Release Date: April 2, 2013
Montclair State University is delighted to announce the winners of the 2013 student film competition as a part of the university’s “French Day” event held on March 1 for secondary school students from New Jersey and Pennsylvania.
Bangor Area High School, located in Upper Mount Bethel Township, Pennsylvania, took first place. Their entry winning entry “Mystère à Madagascar" was written by student Taylor Bartosh while under the supervision of French language teachers Melissa Martinez and Sarah Flynn.
Kinnelon High School, located in Kinnelon, second-place winning entry “Perdu!" was written by students Sophie Tiajoloff, Andreas Goergen, Aemin Becker, and Toby Arguello while under the supervision of French language teacher Sophie Adams. David E. Owens Middle School, located in New Milford, third-place winning entry “The Québec Café Catastrophe" was created by the eighth grade class under the supervision of French language teacher Issam Helwani.
More than 300 students and teachers from secondary schools throughout New Jersey and Pennsylvania attended the “French Day” event at Montclair State University. Participants attended workshops and viewed films set around the theme, “Voyager en français”, which translates to “travel in French”.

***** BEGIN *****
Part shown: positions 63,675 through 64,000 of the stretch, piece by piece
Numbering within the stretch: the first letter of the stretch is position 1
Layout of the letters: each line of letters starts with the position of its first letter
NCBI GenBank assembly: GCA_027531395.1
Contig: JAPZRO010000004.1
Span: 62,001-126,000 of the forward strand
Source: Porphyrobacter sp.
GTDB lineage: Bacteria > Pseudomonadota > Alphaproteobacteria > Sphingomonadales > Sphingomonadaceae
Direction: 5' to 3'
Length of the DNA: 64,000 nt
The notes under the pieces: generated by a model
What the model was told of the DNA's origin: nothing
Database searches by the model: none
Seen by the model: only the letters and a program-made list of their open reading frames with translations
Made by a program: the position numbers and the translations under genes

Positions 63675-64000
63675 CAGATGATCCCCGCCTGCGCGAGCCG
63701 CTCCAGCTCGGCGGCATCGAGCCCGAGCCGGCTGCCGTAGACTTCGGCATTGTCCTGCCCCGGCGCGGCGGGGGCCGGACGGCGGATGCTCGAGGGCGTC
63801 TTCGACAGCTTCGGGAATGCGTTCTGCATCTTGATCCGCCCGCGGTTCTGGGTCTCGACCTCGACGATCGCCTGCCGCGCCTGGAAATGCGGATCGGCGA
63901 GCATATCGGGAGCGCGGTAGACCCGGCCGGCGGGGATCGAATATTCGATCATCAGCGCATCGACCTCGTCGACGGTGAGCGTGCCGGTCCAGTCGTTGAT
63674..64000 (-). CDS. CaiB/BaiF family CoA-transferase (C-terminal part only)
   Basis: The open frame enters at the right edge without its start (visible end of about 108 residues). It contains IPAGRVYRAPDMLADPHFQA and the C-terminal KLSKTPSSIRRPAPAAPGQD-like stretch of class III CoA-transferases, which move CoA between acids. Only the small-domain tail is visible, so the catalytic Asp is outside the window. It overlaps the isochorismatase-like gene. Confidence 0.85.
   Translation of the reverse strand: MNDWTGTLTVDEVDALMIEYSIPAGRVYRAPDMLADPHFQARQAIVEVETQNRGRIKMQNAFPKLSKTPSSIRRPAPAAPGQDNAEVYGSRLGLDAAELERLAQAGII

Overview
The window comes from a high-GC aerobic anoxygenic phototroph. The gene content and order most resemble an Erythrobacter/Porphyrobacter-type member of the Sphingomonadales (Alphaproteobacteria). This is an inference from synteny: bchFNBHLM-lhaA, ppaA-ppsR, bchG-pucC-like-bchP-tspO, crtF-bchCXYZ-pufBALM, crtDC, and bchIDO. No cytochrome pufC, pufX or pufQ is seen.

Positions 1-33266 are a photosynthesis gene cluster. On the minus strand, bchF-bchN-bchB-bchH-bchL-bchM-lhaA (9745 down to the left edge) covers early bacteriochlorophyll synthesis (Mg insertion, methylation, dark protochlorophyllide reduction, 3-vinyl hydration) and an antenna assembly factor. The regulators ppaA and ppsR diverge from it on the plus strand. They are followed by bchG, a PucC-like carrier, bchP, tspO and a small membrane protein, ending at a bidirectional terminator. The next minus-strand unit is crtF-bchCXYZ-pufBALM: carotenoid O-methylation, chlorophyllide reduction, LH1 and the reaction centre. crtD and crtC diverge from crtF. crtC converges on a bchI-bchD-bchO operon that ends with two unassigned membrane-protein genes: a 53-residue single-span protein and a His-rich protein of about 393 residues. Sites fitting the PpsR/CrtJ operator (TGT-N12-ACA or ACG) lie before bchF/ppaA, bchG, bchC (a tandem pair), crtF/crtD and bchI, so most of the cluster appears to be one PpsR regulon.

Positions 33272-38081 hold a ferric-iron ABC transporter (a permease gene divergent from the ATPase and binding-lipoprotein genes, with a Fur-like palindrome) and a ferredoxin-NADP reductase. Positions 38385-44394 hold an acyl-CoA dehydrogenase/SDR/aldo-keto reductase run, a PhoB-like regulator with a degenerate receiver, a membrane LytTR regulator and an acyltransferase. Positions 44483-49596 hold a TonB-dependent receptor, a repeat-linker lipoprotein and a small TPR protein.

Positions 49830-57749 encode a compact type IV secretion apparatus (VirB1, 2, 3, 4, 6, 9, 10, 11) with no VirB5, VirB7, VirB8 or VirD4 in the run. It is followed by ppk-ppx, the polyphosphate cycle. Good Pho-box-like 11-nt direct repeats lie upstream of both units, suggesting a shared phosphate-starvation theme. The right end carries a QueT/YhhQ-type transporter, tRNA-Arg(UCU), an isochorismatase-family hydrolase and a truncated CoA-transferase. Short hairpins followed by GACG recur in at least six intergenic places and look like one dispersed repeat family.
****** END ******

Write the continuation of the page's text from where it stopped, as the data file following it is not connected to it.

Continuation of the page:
The event celebrated aspects of the Humanities – history, literature, art, music, communication, and global studies – through the lens of the French language. The university’s Institute of the Humanities and Department of Modern Languages and Literatures collaborated to create the event to show students how the two subjects work hand in hand.
The film competition sought to educate students about the global status of the French language by drawing attention to the places and situations in which one can speak French in the world today. The student filmmakers created original scenarios set in French-speaking countries where the French language was used to resolve a problem.
“It is remarkable to see so many students using their French skills so beautifully in real-world contexts. I am thrilled that they realize French’s unique status as a global language and hope their next step will be to travel to the different countries where French is spoken,” said Montclair State University Language Professor Elizabeth Emery, one of the event’s organizers.
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